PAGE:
Gentle Giant (1970)
Giant/Funny Ways/Alucard/Isn’t It Quiet And Cold?/Nothing At All/Why Not?/The Queen
Gentle Giant were part of the late sixties-early seventies prog rock explosion that gave the world King Crimson, Jethro Tull, Caravan, Yes, Colosseum, Van Der Graaf Generator and Genesis amongst others and they generated a cult following, without ever really making it. They had previous in that the three Shulman brothers who made up three-quarters of the band had been the founders of Simon Dupree and The Big Sound who had a big hit in 1967 with Kites. Like so many psychedelic rockers, they ended up as proggies.
This was their first album, one whose grotesque, leprechaun cover I recall seeing as I flipped through sleeves in the seventies record shops. As with many prog rock groups, they were classically influenced, their sound featuring a lot of neo-classical keyboards.
This sound is showcased on the opener, Giant, with its ELP-esque keyboards and several changes of pace. It also rocks heavily in parts, with some powerful drums, but the vocal is not great, to be honest. As with so many prog tracks, for me, there are parts that I like (the bass line and some of the jazzy vibes), and others that grate a little, such as the vocals and some of the overbearing, heavily orchestrated parts. It is very much a creation of its time, very 1970.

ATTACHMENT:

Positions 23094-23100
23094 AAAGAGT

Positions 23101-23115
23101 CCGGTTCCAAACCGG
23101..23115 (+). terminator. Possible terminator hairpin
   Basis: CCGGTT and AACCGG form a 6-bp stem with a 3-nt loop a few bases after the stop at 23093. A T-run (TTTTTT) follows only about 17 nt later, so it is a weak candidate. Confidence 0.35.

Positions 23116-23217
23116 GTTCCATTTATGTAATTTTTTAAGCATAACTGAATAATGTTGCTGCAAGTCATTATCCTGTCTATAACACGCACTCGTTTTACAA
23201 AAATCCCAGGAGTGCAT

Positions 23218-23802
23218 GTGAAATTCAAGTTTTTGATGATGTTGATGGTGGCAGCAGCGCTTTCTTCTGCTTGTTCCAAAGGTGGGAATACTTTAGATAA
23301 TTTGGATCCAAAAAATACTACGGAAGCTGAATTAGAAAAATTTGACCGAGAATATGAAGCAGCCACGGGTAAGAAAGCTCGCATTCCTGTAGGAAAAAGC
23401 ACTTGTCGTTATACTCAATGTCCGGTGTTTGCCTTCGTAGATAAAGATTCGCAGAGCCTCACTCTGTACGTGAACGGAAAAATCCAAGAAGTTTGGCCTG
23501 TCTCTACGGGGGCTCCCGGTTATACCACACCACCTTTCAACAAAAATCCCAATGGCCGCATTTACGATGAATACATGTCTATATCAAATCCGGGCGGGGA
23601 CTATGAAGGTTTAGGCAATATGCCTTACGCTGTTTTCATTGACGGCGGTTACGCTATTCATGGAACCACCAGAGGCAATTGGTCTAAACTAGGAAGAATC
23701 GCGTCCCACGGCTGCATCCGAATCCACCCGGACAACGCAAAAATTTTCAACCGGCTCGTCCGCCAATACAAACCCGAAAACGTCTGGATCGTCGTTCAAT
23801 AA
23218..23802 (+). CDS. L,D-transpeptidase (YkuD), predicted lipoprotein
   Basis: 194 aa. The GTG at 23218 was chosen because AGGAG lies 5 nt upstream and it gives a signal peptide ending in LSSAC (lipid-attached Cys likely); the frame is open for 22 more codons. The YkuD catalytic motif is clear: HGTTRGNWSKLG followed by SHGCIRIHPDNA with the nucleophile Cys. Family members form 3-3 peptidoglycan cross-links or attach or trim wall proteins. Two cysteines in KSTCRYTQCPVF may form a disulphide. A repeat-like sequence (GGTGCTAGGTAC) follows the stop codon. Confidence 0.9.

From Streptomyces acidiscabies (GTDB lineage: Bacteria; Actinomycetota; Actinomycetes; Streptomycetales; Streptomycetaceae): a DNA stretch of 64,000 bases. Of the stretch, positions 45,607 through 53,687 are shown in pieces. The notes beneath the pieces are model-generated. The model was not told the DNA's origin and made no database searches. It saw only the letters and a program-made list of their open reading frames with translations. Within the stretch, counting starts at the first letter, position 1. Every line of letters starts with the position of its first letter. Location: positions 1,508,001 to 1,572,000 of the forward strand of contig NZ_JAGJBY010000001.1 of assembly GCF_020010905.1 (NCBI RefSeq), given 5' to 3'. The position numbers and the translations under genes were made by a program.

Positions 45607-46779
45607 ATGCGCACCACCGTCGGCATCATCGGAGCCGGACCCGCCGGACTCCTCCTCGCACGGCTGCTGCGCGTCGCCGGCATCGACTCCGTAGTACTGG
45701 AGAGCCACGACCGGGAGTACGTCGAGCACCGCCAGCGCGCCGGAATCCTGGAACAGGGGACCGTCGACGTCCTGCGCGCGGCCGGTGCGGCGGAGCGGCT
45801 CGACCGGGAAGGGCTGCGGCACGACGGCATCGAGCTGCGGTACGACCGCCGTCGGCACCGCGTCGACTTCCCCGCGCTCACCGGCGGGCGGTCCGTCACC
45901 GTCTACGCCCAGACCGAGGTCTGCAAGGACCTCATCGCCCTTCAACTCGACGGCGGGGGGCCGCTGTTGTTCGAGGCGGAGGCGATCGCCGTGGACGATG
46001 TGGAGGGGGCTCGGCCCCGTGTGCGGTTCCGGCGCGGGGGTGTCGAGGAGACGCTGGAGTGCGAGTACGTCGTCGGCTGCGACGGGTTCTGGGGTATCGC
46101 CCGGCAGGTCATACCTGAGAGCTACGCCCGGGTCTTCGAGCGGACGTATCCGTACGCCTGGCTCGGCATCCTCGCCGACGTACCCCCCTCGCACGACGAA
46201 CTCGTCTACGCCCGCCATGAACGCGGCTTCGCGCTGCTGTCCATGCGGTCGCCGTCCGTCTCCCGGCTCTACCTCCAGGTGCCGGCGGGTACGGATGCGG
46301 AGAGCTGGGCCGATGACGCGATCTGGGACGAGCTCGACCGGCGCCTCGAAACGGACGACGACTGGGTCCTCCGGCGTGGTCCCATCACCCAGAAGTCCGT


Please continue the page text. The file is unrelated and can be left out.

Funny Ways is a slow, string-backed ballad with a sleepy atmosphere but another unconvincing vocal performance from Derek Shulman. It features a good guitar solo though. Alucard is archetypal late sixties-early seventies prog rock - lots of insane keyboard breaks, those changes of pace and some dabbled-with vocals making the whole thing sound like a dodgy drug trip. It is all too messy for my liking.
Isn’t It Quiet And Cold? is an irritating, whimsical number that has no real redeeming qualities, for me. Nothing At All is a nine minute ethereal, trippy slow acoustic song that builds up gradually into a relatively pleasant offering that eventually gives us some solid guitar, bass and drums jamming and, guess what - a drum solo too. It was 1970 after all. The whole thing goes on way too long though.
Why Not? is chunkier and heavier, again very much a period piece from the time, however. It dabbles in a folky flute too, which is quite pleasant. The album ends with the group showing that Queen were not the first to record a version of the national anthem.
I have to be honest, here and say that although this album tweaked my interest, it is not one I think I will be revisiting any time soon, unless a track from it comes up on a prog rock random playlist.